designed for the UFS file system in 1970. At that time, disk drives
were so slow that a seek was not required to go back to the inode
and allocate more space. File systems that support indirect block
allocation are Sun UFS, IBM JFS, and MS FAT-32.
Indirect block allocation and read/write performance can be painfully
slow compared to the extent-based allocation method. For example,
consider an application doing random reads and writes. To find the
block address for the record, a file allocated with indirect blocks
must read all of the data areas of the files for the record in question
prior to reading the record. With extent-based allocation, the file
system can simply read the inodes in question, which will make an
enormous difference in performance. I am unaware of any new file
systems using indirect blocks for space allocation because of the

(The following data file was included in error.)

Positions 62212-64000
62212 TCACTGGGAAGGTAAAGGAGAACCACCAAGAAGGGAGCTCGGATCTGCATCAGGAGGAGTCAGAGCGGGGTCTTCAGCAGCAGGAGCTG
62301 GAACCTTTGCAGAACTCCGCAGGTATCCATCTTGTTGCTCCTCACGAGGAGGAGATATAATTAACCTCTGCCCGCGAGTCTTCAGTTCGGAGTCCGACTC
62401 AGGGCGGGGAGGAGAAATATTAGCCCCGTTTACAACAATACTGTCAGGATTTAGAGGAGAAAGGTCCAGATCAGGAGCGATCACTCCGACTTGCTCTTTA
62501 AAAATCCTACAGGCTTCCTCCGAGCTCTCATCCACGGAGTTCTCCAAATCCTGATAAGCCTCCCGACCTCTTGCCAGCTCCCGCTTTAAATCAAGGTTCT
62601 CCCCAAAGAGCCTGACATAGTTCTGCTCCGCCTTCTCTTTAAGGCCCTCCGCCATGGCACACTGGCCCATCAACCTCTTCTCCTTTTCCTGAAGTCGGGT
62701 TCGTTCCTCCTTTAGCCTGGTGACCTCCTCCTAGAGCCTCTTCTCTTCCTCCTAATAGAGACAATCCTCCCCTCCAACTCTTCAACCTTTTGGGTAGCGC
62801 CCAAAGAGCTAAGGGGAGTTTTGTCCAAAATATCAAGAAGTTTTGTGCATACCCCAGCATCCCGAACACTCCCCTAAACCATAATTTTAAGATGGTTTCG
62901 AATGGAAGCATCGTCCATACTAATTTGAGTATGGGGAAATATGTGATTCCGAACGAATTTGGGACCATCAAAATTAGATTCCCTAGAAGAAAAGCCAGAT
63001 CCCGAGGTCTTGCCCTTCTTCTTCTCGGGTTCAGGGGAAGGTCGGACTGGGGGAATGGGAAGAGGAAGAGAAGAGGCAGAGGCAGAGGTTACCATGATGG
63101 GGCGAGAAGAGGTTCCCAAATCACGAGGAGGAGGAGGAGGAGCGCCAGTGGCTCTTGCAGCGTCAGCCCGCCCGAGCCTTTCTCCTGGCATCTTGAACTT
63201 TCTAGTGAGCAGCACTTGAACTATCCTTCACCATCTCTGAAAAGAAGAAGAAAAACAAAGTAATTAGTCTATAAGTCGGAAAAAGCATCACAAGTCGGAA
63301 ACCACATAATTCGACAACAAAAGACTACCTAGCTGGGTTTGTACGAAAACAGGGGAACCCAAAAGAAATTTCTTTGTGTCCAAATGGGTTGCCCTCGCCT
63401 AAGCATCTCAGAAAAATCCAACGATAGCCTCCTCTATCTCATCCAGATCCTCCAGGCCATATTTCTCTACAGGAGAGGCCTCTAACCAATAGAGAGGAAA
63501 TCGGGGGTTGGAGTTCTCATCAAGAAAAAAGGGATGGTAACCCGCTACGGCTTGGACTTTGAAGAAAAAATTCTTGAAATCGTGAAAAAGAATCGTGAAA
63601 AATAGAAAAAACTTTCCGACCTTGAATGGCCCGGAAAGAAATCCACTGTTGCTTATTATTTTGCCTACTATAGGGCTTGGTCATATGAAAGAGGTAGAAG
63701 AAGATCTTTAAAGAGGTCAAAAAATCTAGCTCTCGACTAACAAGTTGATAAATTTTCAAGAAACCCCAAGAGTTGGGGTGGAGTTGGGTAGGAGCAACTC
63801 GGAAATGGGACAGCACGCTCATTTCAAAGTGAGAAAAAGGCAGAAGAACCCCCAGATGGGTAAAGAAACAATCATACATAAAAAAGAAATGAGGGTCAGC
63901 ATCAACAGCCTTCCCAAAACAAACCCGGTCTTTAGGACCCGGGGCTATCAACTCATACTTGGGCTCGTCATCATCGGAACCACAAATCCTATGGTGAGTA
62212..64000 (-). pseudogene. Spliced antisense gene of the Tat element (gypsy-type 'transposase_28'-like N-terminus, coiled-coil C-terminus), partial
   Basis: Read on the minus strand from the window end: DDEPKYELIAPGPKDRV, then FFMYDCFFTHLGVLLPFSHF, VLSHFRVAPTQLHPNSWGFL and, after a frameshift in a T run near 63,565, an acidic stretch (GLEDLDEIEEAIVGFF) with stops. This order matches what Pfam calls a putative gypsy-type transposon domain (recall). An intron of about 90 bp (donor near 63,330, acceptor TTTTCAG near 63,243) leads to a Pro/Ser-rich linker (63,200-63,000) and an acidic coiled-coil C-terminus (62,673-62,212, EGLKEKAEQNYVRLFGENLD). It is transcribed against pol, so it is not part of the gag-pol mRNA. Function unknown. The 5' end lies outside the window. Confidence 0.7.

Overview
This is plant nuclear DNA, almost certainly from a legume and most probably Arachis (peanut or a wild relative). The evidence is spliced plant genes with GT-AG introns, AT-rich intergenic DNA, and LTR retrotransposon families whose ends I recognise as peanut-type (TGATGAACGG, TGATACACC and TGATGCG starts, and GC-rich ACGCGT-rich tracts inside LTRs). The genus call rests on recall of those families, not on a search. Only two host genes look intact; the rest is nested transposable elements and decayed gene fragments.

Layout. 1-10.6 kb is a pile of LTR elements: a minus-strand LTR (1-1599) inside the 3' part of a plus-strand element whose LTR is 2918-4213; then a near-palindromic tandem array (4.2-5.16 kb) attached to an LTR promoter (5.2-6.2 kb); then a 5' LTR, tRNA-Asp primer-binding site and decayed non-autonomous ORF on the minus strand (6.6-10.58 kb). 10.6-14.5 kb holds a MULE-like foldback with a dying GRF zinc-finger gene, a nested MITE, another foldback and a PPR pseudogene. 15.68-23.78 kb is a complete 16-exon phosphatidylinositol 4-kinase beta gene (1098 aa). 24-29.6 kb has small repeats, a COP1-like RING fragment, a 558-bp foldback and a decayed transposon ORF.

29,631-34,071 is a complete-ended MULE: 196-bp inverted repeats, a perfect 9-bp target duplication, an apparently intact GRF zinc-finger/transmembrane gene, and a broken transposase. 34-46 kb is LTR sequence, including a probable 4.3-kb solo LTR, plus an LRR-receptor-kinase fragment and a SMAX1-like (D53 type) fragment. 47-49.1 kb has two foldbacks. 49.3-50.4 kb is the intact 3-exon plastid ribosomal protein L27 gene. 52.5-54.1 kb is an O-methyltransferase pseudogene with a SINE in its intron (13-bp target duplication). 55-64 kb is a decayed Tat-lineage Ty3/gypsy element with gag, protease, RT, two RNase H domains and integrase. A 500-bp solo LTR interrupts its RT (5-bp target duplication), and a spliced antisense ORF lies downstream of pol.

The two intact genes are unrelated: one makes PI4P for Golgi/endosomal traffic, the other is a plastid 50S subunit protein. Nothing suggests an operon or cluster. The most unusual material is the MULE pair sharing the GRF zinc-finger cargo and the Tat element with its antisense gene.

huge performance penalties for random I/O. Even for sequential I/O,
the performance for indirect blocks is generally less than extent-based
Free Space Allocation and Representation Methods
Each file system uses an algorithm to find and allocate free space
within the file system. Most file systems use binary tree (btree)
allocation to represent free space, but some file systems use bitmaps
to represent free space. Each method of free space representation
has advantages and disadvantages.
The use of bitmap representation is less common. This method is
used where each bit in the map represents a single allocation unit
such as 1,024 bytes, 512 KB, or even hundreds of megabytes. Therefore,
a single bit could represent a great deal of space.
Binary Tree (Btree) Representation